POLITICS

Iain Duncan Smith's Benefit Cap Is 'Not Helping Most People' Into Work

15/12/2014 13:22 GMT | Updated 15/12/2014 13:59 GMT
Peter Macdiarmid via Getty Images
LONDON, ENGLAND - NOVEMBER 18: Work and Pensions Secretary Iain Duncan Smith arrives in Downing Street on November 19, 2014 in London, England. The government are holding an emergency security meeting do discuss the Islamic State terrorism threat. (Photo by Peter Macdiarmid/Getty Images)

Iain Duncan Smith's flagship cap on benefits has failed to help most benefit claimants into work, analysis by his own department suggests.

The work and pensions secretary has insisted that his £26,000-a-year benefits cap would drive people to make the "positive move into work".

However, the respected Institute for Fiscal Studies issued a damning verdict of the cap, which is set at £500 a week for couples and families and £350 for singles.

Using the Department for Work and Pensions' own figures, the IFS conclude: "What the quantitative analysis does tell us is that the large majority of affected claimants responded neither by moving into work nor by moving house."

Duncan Smith has defended the benefits cap, which has affected over 50,000 households, insisting: "We know that the benefit cap has had a real impact in changing attitudes and behaviours."

He has cited research by the DWP which suggests that 12,000 households are no longer affected by the benefit cap because they have found work or are no longer claiming housing benefit at all.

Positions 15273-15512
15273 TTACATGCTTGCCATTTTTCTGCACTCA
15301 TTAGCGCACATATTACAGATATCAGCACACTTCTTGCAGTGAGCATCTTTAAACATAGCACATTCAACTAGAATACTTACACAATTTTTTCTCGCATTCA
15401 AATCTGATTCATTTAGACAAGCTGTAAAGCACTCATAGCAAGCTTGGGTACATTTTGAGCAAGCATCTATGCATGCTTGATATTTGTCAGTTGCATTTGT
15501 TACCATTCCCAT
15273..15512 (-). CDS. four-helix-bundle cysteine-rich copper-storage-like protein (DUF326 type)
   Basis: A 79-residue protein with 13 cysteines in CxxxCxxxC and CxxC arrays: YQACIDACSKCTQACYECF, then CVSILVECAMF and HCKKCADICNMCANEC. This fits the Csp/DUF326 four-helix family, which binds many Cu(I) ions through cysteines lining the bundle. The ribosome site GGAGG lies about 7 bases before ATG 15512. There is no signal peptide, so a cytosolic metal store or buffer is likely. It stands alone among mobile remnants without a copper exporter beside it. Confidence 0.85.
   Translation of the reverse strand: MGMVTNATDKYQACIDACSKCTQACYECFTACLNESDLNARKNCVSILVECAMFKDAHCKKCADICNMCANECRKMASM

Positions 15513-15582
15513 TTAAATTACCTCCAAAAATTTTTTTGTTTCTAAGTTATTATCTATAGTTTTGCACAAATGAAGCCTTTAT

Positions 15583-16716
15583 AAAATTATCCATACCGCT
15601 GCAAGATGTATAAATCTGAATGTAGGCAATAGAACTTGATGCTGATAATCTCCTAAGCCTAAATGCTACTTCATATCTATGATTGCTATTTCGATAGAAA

The opposition poured cold water on Duncan Smith's claims, warning that people are not necessarily moving into work due to his benefits cap.

Labour's Sheila Gilmore, a member of the Commons Work and Pensions committee, told the Huffington Post UK: "As in all developed economies, people in the UK regularly move into and out of work, so it’s hard for Iain Duncan Smith to claim his benefits cap is solely responsible for individuals taking up one job or another.’

"And even if you do buy the Tories’ line on the benefits cap, any savings are well outweighed by spending increases elsewhere because they have failed to tackle the root causes of high social security spending. Labour would do so by boosting the minimum wage, building more houses and helping more people with disabilities into work."

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